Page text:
By Jenny Rollins

alphaMountain, a Salt Lake City-based computer and network security company, announced it has received $2.7 million in seed funding, led by Mercato Partners’ Prelude Fund (Cottonwood Heights, UT) with participation from the private equity firm Crosspoint Capital Partners (Menlo Park, CA). The company will use the funding to grow its team and continue to develop its threat intelligence for cyber protection and investigation platforms.

alphaMountain uses advanced AI to provide data for internet safety software companies to be able to determine which sites are malicious, as well as what kind of content each contains and just how risky they are.

Smaller cybersecurity software companies can implement controls blocking dangerous sites, but they often don’t have the data to evaluate which sites present the most risks or to classify the type of content contained on the site. That’s where alphaMountain comes in.

Co-founders and cybersecurity veterans John Ahlander (CEO) and Matthew Wood (CTO) met while working for industry-leader Symantec. When Broadcom, an enormous global company, acquired Symantec, Ahlander and Wood decided to do something new and entrepreneurial.

In February 2020, they attended the RSA Conference, a global IT security conference held in San Francisco, CA each year. While there, they hatched a new idea that they started developing as the COVID-19 pandemic hit.

“It was basically something we’ve done before, except we wanted to modernize it and provide it for companies that don’t have this ability internally,” Ahlander told TechBuzz in a recent interview.

Wood explained that most of the key players in the industry producing this data were created in the late 1990s and early 2000s. They often use a set of rules or a playbook to evaluate which sites are risky.

But alphaMountain is using modern technology to create the most advanced and accurate data that they can. The team is using a convolutional neural network, a type of artificial intelligence that uses machine learning that essentially gets smarter and adapts over time.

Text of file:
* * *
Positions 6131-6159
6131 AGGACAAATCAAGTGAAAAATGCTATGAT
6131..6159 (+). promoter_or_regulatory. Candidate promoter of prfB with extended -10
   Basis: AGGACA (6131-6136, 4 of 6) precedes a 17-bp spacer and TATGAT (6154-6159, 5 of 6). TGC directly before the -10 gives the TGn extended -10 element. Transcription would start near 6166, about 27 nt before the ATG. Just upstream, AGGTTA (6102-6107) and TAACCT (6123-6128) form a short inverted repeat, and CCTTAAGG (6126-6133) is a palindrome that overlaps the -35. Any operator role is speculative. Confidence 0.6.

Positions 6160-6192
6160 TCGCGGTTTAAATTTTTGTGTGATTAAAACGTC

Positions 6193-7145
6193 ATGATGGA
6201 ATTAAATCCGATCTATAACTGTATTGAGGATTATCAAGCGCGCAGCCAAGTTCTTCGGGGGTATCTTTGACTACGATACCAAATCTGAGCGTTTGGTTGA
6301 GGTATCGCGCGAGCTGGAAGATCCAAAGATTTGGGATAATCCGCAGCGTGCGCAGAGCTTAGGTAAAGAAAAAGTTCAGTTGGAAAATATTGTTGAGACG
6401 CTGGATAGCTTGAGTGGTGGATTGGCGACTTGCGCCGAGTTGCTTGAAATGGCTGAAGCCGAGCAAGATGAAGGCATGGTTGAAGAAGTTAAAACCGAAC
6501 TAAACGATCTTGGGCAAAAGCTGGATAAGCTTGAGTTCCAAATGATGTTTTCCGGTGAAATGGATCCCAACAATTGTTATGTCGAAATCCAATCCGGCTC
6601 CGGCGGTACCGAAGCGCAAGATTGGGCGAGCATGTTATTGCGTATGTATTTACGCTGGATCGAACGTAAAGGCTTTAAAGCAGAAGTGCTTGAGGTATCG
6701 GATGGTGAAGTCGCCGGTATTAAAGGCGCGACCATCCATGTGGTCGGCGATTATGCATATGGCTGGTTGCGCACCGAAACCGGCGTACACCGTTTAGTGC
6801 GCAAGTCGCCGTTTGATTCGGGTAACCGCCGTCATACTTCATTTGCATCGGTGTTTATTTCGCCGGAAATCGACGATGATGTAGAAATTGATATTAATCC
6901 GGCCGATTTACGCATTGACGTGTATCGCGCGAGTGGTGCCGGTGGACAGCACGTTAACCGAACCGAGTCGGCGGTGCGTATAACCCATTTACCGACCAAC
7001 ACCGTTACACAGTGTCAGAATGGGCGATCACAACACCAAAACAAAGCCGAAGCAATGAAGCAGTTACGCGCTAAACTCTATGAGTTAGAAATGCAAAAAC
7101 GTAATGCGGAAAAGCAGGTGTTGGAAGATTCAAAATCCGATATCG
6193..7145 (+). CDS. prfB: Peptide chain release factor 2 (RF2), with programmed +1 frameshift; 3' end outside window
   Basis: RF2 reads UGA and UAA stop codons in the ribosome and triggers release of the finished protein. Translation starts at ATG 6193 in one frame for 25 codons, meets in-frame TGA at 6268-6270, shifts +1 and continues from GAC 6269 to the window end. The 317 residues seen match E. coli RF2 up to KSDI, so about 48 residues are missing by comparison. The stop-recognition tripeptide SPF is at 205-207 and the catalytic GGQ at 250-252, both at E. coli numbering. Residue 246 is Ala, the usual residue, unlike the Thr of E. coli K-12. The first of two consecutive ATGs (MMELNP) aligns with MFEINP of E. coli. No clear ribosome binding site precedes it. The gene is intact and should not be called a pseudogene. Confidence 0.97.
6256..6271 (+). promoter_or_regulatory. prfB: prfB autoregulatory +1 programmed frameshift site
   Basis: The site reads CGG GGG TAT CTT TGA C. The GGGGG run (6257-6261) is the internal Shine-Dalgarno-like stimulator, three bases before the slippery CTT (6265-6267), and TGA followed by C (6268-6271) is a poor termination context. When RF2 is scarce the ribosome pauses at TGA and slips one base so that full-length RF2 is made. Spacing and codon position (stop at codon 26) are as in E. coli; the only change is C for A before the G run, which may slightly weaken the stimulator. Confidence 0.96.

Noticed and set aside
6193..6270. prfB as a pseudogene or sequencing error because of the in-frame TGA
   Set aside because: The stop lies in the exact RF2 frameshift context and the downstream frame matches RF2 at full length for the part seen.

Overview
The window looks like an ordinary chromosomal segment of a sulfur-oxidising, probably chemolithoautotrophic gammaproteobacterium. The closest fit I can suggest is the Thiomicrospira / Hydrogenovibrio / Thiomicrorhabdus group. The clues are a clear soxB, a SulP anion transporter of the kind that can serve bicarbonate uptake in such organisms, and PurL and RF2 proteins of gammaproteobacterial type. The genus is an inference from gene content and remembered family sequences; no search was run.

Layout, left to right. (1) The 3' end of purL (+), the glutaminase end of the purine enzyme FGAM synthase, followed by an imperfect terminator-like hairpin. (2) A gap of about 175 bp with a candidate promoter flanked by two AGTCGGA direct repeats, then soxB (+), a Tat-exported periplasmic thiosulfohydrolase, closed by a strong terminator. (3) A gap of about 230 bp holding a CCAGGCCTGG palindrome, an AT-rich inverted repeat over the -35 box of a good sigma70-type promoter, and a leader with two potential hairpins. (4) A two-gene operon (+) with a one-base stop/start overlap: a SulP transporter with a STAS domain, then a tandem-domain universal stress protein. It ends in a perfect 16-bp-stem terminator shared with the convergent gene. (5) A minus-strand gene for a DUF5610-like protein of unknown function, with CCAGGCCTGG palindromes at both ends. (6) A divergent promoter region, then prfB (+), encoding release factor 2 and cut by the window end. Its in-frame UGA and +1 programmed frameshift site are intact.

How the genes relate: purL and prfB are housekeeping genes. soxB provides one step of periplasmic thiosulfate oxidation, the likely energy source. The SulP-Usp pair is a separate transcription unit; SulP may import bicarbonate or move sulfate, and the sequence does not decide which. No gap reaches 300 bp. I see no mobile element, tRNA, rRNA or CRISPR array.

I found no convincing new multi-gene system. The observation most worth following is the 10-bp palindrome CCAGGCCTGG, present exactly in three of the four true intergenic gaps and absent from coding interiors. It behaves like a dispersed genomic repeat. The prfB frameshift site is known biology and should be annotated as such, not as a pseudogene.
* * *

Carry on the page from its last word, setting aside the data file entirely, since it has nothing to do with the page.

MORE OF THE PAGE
“As far as we know, no one has built this technology on this sort of platform yet,” he said.

The company’s Domain & IP Intelligence feeds include over 80 million domains, 750 million IPs and 83 content categories, and performs over 50 million lookups and 250,000 new IPs and URL scans a day, amounting to 99% coverage of top sites.

“With this next-level intelligence, alphaMountain is bringing the industry up to speed by five to ten years, giving security software providers more accurate data,” said Zach Sivertson, managing director of Utah-based Mercato Partners’ Prelude Fund.

“At alphaMountain, they have built a technology that can gather information and categorize billions of IPs and websites, plus, the tech can learn necessary security threats and trends that will keep them informed of future challenges,” he added.

The small team of three, the co-founders and an engineer, worked on the technology and then started selling to a select few companies at the end of 2021.

At first they weren’t going to raise funding, but then they got an unsolicited offer sheet from Sivertson. He had previously worked with Ahlander and Wood at Symantec and had been keeping track of their work. He is now on alphaMountain’s board.

“Data is one of the most valuable assets in the world. Usually we think of that in terms of customer data, marketing, social media, etc., but in terms of network security, data plays the same role: you can't build an effective security platform off of poor, inaccurate, or stale data. Unfortunately, many security providers are doing just that, limiting their ability to safeguard corporate and personal networks,” says Sivertson.

He cited the co-founders’ experience and expertise as one of the main reasons he was eager to invest in alphaMountain. “It’s because of their background and the impressive technology that alphaMountain has already developed great partnerships with Cisco SecureX, Black Hat USA, and more in such a short timeframe.” 

In fact, alphaMountain partnered with Cisco during the most recent Super Bowl to provide data that would allow Cisco to identify hacks or infected machines and keep them from affecting the networks.

Moving forward, the company is planning on hiring sales expertise and sales personnel as well as expanding the engineering side, but Ahlander says that they want to keep the team small for now. “We’re not trying to blow it up as fast as possible. We’re going to try to grow as fast as we can manage properly. So it will be lean for a while.” 

TechBuzz welcomes Jenny Rollins, an award-winning writer, editor, and content producer. Jenny is a senior editor for and manages her own freelance writing and editing business. She has previously worked for, Harvard Business Review, and Deseret News.




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